P( 5 on first card AND not 5 on second card) = P(5 on first card) * P(not 5 on second card / 5 on first card)
= (4/52) * (48/51) as given
Both events are not independent: you are conditioning the second card picked based on getting a 5 as the first draw, so you only have 51 cards from which to draw, only 48 of which meet the condition for the second card. Whenever you see “without replacement”, that’s usually a dead giveaway that you have to use conditional probability.
Are you comfortable with the formula P(AB) = P(A) × P(B|A)?
If you’re not, we have a lot of work to do.
If you are, then we’ll define the events A and B as:
A is “picking a 5 from a 52-card deck”
B is “picking something other than a 5 from a 51-card deck”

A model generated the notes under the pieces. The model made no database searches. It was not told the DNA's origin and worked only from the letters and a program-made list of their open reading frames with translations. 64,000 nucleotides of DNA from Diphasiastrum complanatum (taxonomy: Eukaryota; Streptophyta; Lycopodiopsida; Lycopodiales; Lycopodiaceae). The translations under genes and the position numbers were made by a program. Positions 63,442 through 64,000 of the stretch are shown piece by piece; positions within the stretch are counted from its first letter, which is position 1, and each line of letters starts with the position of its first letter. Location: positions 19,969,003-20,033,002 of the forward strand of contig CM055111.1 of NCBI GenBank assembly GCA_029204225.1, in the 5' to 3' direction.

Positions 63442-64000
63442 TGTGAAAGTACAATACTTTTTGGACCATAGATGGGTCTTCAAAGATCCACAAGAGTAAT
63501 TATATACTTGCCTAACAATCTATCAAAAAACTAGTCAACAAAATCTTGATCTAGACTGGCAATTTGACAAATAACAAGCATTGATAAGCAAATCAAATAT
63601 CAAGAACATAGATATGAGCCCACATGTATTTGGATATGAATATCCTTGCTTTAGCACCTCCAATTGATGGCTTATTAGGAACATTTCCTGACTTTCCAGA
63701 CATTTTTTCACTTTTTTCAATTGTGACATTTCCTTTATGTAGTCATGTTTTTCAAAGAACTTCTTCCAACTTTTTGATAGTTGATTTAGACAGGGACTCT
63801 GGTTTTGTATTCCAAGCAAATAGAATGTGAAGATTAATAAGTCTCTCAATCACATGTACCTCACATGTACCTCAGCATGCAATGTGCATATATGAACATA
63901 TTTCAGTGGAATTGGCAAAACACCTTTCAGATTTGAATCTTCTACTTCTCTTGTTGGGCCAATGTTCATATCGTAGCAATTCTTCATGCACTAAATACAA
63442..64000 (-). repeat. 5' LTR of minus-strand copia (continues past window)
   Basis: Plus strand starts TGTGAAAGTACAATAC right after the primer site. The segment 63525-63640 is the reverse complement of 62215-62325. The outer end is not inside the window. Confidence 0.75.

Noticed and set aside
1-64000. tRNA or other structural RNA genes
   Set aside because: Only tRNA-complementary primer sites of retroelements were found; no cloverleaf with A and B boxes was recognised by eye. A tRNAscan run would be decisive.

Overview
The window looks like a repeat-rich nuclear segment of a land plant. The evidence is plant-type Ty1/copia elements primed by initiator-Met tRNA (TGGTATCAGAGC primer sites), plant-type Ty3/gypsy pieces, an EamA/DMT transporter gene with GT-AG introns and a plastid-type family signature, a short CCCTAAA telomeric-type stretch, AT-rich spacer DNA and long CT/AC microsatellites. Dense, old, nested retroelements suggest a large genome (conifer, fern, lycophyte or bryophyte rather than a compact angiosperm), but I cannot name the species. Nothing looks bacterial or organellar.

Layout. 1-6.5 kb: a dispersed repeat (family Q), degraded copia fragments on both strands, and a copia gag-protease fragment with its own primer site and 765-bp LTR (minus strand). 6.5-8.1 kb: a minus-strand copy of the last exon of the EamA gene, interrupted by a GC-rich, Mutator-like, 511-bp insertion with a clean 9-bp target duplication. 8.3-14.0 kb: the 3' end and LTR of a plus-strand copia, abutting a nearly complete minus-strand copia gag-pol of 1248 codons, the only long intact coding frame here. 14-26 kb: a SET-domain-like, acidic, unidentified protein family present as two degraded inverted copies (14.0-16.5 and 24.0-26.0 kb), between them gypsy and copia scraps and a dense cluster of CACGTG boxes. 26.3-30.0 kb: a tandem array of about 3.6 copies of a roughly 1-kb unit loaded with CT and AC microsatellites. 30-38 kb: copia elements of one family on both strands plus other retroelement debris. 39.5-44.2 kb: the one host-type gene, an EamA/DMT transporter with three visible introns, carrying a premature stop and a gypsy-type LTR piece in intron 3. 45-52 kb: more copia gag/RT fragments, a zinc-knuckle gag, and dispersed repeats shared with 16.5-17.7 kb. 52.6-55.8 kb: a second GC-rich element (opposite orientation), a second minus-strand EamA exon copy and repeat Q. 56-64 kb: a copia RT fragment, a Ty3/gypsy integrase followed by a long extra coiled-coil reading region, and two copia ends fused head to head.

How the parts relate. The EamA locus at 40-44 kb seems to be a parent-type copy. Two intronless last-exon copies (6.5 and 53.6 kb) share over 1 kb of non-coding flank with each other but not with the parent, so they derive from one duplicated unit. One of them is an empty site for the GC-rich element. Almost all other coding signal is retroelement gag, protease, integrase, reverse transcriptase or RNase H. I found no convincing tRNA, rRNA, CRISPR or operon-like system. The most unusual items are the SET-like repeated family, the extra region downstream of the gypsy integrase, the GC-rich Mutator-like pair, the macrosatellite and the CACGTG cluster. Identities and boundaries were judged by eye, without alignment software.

P(A) is easy: 4/52 (= 1/13).
P(B) is more complicated: it depends on whether the 51-card deck contains four fives (and, therefore, 47 non-fives), or three fives (and, therefore, 48 non-fives). Here, however, our original formula says that we want not P(B), but P(B|A): the probability of picking a non-five from the (51-card) deck, given that we picked a 5 first; thus, we have a 51-card deck with three fives and 48 non-fives, so P(B|A) = 48/51.
Putting this all together, P(AB) = P(A) × P(B|A) = 4/52 × 48/51 = 7.2398%.